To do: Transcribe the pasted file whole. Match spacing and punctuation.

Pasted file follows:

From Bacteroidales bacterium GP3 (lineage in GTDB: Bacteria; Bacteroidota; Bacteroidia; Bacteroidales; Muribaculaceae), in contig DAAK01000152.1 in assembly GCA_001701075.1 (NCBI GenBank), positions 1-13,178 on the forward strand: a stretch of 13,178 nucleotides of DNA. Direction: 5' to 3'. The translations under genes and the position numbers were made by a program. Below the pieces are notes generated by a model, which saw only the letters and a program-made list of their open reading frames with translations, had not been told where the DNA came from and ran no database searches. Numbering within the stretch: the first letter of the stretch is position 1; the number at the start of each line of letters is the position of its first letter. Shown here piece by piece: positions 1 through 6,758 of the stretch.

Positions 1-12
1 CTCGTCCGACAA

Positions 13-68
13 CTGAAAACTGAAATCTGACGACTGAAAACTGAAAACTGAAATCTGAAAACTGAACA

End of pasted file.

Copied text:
From Bacteroidales bacterium GP3 (lineage in GTDB: Bacteria; Bacteroidota; Bacteroidia; Bacteroidales; Muribaculaceae), in contig DAAK01000152.1 in assembly GCA_001701075.1 (NCBI GenBank), positions 1-13,178 on the forward strand: a stretch of 13,178 nucleotides of DNA. Direction: 5' to 3'. The translations under genes and the position numbers were made by a program. Below the pieces are notes generated by a model, which saw only the letters and a program-made list of their open reading frames with translations, had not been told where the DNA came from and ran no database searches. Numbering within the stretch: the first letter of the stretch is position 1; the number at the start of each line of letters is the position of its first letter. Shown here piece by piece: positions 1 through 6,758 of the stretch.

Positions 1-12
1 CTCGTCCGACAA

Positions 13-68
13 CTGAAAACTGAAATCTGACGACTGAAAACTGAAAACTGAAATCTGAAAACTGAACA